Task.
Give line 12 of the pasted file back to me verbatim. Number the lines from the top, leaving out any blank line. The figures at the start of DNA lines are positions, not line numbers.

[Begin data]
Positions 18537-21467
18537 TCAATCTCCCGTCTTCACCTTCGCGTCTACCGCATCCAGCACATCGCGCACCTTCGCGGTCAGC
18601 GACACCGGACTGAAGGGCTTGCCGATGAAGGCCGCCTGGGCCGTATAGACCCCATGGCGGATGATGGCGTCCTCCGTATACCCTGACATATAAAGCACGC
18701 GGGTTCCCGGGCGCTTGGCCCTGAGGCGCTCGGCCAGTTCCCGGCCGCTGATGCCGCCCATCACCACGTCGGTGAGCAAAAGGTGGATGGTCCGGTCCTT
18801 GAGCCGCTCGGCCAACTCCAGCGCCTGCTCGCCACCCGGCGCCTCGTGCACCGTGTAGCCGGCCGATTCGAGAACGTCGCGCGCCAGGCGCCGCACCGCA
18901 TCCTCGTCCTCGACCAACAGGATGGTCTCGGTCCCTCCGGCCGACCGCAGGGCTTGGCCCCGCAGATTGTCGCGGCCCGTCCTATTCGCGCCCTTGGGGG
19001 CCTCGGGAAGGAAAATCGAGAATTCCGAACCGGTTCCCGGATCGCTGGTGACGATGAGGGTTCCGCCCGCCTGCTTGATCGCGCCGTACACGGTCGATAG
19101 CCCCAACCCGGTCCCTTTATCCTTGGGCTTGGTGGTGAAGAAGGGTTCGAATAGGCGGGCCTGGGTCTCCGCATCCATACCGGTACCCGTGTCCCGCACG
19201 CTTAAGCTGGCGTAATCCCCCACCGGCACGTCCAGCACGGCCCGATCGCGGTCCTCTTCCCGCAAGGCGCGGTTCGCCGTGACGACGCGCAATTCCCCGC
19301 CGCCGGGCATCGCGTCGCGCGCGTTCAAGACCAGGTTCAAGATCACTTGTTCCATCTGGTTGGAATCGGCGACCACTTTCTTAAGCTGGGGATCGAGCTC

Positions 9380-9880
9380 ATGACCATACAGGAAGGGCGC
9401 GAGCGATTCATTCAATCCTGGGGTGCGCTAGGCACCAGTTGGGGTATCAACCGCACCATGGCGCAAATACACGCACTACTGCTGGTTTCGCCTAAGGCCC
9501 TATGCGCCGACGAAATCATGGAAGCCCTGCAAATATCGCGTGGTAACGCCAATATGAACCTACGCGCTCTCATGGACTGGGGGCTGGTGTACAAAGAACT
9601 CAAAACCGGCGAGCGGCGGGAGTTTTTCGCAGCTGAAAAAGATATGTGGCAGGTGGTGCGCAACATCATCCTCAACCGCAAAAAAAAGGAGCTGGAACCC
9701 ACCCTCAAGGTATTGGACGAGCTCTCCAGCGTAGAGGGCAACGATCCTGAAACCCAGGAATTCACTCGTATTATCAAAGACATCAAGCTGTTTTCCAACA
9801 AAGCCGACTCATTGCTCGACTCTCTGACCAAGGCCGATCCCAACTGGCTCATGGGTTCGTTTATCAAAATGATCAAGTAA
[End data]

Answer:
9380 ATGACCATACAGGAAGGGCGC